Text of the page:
“Where evidentiary material is submitted and considered on a motion to dismiss the complaint pursuant to CPLR 3211(a)(7), and the motion is not converted into one for summary judgment, the question becomes whether the plaintiff has a cause of action, not whether the plaintiff has stated one, and unless it has been shown that a material fact as claimed by the plaintiff to be one is not a fact at all and unless it can be said that no significant dispute exists regarding it, dismissal should not eventuate” (Rabos v R & R Bagles & Bakery, Inc., 100 AD3d 849, 851-852; see Guggenheimer v Ginzburg, 43 NY2d 268, 275).
We agree with the Supreme Court’s determination granting that branch of the defendant’s motion which was pursuant to CPLR 3211(a)(7) to dismiss so much of the first cause of action as sought to recover no-fault insurance benefits for lost wages. It is undisputed that the plaintiff did not submit a claim for reimbursement for lost wages, and therefore the defendant’s obligation to pay or deny such a claim never arose (see 11 NYCRR 65-3.8; see also Viviane Etienne Med. Care, P.C. v Country-Wide Ins. Co., 25 NY3d 498; Sound Shore Med. Ctr. v New York Cent. Mut. Fire Ins. Co., 106 AD3d 157).
We also agree with the Supreme Court’s determination granting those branches of the defendant’s motion which were to dismiss the second and third causes of action to recover damages for intentional and negligent infliction of emotional distress, respectively. The conduct alleged, even if proven, was not sufficiently extreme and outrageous to support the cause of action to recover damages for intentional infliction of emotional distress (see Brunache v MV Transp., Inc., 151 AD3d 1011, 1014; Long Is. Care Ctr., Inc. v Goodman, 137 AD3d 874, 875). Additionally, the relationship between the plaintiff and the defendant does not give rise to a duty which could furnish a basis for tort liability in negligence (see Pirrelli v OCWEN Loan Servicing, LLC, 129 AD3d 689, 692; Baumann v Hanover Community Bank, 100 AD3d 814, 816).
We also agree with the Supreme Court’s determination granting that branch of the defendant’s motion which was to dismiss the fourth cause of action, which sought declaratory relief, since the plaintiff has an adequate alternative remedy in the form of a cause of action to recover no-fault insurance benefits (see Stuckey v Lutheran Care Found. Network, Inc., 140 AD3d 734, 736; Alizio v Feldman, 82 AD3d 804, 805; BGW Dev. Corp. v Mount Kisco Lodge No. 1552 of Benevolent & Protective Order of Elks of U.S. of Am., 247 AD2d 565, 568).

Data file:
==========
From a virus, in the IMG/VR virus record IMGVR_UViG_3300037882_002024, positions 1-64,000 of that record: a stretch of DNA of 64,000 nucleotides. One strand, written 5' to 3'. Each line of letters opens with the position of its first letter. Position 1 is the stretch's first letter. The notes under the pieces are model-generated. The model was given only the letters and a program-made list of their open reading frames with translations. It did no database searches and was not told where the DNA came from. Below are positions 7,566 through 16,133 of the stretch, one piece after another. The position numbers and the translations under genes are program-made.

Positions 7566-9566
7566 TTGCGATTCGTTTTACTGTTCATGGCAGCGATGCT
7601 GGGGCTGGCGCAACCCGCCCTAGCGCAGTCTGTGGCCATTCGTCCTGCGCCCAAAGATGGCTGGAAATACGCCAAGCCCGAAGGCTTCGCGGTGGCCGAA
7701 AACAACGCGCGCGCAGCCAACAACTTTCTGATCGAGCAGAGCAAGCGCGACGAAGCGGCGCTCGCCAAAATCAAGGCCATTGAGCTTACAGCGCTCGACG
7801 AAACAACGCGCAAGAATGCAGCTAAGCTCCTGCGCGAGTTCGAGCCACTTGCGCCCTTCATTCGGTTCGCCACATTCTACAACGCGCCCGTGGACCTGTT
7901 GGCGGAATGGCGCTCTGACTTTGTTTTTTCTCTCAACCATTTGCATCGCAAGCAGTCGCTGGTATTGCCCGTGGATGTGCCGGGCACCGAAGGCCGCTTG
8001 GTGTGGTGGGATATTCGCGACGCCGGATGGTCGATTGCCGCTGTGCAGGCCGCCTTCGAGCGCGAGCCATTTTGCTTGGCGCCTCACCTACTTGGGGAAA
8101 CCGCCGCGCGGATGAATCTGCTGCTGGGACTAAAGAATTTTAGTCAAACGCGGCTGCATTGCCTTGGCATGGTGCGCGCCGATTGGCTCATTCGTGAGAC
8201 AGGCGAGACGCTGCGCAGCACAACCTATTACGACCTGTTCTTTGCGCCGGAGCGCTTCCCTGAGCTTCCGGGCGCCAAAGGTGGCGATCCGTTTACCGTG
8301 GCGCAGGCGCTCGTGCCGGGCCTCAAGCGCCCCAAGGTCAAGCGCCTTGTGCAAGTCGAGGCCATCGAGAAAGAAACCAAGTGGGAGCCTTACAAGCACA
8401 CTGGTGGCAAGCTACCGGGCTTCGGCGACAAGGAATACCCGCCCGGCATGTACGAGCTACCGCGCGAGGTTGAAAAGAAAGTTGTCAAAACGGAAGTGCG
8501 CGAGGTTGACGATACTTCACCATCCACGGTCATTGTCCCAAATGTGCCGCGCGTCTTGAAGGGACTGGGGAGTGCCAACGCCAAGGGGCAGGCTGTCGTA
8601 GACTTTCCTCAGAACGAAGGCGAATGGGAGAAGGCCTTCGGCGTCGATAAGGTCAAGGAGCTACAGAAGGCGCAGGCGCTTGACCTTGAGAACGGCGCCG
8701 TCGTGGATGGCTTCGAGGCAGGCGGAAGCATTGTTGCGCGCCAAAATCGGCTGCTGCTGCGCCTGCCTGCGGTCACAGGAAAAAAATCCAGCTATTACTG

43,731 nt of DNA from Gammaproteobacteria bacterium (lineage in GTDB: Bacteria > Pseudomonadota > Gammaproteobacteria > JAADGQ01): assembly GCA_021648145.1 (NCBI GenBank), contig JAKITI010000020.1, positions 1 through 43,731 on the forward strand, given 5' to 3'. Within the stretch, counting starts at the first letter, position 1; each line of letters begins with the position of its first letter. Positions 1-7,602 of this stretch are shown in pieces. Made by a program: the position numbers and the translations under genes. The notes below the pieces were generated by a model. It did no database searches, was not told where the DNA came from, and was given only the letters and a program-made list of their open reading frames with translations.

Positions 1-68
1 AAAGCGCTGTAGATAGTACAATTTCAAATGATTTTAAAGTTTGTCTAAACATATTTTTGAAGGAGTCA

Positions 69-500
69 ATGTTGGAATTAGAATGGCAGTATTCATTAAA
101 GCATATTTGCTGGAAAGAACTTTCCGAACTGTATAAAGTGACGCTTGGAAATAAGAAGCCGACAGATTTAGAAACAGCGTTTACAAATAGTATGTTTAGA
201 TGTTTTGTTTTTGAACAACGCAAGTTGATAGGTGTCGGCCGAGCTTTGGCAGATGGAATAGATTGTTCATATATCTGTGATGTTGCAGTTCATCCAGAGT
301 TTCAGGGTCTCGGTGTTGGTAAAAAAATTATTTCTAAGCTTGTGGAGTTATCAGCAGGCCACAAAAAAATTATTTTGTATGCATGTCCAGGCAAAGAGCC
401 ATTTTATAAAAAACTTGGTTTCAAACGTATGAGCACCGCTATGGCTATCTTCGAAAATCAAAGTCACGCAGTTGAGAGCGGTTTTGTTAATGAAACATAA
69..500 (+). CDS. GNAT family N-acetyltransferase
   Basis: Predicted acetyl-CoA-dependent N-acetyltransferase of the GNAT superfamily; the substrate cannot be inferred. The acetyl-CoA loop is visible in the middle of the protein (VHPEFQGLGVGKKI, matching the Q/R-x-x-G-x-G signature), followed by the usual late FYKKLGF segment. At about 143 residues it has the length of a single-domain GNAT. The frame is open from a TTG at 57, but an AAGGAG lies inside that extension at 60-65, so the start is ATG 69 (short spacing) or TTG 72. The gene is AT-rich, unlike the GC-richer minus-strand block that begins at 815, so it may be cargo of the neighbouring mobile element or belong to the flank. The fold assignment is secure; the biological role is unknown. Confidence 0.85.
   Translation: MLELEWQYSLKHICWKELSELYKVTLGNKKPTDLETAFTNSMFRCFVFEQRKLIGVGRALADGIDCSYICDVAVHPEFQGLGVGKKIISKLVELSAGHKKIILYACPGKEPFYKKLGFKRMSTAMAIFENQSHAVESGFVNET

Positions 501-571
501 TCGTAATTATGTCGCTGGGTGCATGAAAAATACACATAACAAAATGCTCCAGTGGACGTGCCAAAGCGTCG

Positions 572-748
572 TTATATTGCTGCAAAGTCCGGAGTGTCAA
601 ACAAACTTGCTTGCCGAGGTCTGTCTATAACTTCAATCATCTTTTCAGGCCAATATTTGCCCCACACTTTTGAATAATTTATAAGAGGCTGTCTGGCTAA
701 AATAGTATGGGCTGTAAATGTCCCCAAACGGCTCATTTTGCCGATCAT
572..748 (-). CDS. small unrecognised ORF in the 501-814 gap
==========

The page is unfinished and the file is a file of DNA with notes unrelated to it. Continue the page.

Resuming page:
Further, the Supreme Court providently exercised its discretion in denying the plaintiff’s cross motion for leave to amend the complaint, because the proposed amendments were palpably insufficient and patently devoid of merit (see White Knight of Flatbush, LLC v Deacons of Dutch Congregation of Flatbush, 159 AD3d 939; Ferrandino & Son, Inc. v Wheaton Bldrs., Inc., LLC, 82 AD3d 1035, 1037; Lucido v Mancuso, 49 AD3d 220, 229).
However, the Supreme Court should have denied that branch of the defendant’s motion which was to dismiss so much of the first cause of action as sought to recover no-fault insurance benefits for medical expenses. The defendant contends, inter alia, that the plaintiff lacked standing because he had assigned his right to no-fault insurance benefits for medical expenses to his medical providers. Although the defendant submitted evidence that the plaintiff assigned his right to no-fault benefits to two medical providers (hereinafter the assignees), the plaintiff’s evidentiary submissions showed that other medical providers had also billed him for their services. Moreover, upon the defendant’s determination that the injury was not causally related to the motor vehicle accident, the assignees were no longer precluded from seeking payment from the plaintiff (see Hospital for Joint Diseases v Travelers Prop. Cas. Ins. Co., 9 NY3d 312, 318; Central Gen. Hosp. v Chubb Group of Ins. Cos., 90 NY2d 195, 199; Rotwein v Stancil, 15 Misc 3d 19, 21). Since there was a failure of insurance coverage rendering the plaintiff personally responsible for the medical bills (see Hospital for Joint Diseases v Travelers Prop. Cas. Ins. Co., 9 NY3d at 318; Central Gen. Hosp. v Chubb Group of Ins. Cos., 90 NY2d at 199; Rotwein v Stancil, 15 Misc 3d at 21), the plaintiff has a cause of action to recover no-fault insurance benefits for medical expenses from the defendant (see Guggenheimer v Ginzburg, 43 NY2d at 275).